The Effect of Music on the Sympathetic Nervous System

I knew there was a reason why I like music with yoga

Brainstem neurons tend to fire synchronously with tempo: slow music and musical pauses are associated with a decrease in heart rate, respiration and blood pressure, and faster music with increases in these parameters (1). A partial explanation is that the brainstem interprets music as signals related to survival, mimics sounds in nature, such as the alarm calls of many species or maternal vocalizations, purring and cooing (1).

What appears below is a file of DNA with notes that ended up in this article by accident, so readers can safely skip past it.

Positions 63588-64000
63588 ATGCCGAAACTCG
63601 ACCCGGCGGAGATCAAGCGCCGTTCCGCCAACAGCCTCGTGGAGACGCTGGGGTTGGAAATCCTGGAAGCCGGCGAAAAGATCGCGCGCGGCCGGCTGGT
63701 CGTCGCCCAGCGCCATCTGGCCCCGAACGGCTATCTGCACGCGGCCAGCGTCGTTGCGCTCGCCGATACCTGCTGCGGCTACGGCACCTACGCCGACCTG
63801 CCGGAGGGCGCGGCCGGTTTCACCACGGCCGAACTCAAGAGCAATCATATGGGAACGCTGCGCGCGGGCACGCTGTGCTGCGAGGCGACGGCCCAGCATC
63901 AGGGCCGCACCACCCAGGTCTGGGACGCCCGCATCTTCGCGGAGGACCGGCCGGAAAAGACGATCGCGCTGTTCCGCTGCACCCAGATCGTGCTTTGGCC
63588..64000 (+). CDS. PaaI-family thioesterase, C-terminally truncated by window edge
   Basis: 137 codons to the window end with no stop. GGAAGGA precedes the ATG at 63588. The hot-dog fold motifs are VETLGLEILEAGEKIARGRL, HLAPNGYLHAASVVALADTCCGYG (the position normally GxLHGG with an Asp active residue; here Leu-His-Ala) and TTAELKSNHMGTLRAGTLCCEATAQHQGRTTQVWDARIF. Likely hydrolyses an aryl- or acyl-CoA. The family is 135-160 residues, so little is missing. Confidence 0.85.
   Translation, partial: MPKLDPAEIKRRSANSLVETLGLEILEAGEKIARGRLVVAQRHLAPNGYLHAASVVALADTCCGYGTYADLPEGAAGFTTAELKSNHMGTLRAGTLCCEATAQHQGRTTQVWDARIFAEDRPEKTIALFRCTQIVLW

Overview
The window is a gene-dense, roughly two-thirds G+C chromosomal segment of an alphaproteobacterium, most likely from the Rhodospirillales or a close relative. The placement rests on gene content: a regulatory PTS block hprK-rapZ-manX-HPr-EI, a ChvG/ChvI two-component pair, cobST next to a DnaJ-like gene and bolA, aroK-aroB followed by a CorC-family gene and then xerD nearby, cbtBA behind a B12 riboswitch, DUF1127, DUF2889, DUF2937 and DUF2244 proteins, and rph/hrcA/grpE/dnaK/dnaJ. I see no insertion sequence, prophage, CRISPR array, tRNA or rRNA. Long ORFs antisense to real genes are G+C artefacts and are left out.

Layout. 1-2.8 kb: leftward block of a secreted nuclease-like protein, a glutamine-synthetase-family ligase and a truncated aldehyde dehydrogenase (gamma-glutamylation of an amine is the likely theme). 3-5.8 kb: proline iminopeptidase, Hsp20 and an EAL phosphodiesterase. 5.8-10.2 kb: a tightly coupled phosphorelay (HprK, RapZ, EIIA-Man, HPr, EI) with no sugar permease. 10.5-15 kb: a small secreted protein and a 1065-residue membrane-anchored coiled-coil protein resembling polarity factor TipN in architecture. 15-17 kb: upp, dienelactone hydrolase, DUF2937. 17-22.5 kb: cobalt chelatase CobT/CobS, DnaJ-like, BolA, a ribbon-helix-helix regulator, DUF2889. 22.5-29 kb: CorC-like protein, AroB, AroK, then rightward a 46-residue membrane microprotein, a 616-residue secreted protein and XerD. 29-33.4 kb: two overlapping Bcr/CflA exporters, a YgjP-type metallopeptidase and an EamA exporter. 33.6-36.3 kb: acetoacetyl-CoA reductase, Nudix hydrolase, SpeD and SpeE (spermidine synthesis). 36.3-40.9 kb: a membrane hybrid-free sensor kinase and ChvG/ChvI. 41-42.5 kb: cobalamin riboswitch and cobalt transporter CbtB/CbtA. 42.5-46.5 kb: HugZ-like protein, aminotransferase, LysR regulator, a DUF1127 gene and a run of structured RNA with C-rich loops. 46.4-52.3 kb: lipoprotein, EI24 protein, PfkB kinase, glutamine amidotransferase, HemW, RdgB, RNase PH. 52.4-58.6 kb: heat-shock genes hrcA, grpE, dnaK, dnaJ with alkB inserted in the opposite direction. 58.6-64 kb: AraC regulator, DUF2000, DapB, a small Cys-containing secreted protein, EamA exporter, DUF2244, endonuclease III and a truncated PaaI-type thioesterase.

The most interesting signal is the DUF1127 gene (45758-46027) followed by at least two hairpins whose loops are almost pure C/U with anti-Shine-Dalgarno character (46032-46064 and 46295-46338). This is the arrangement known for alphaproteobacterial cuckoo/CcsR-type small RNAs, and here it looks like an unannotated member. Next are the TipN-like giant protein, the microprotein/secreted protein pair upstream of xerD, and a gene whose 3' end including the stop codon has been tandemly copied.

Another function of music is to provide competing stimuli for other peripheral nerve impulses such as those related to pain. Pain impulses travel from the site of an injury via the spinal cord to the brain and if neural gates are closed, then the perception of the pain may not be as great. One of these factors in closing gates may be descending messages from the brain through the spinal cord, including the effects of brain processes resulting from listening to music, as a consequence fewer pain impulses reaching our conscious awareness (2).

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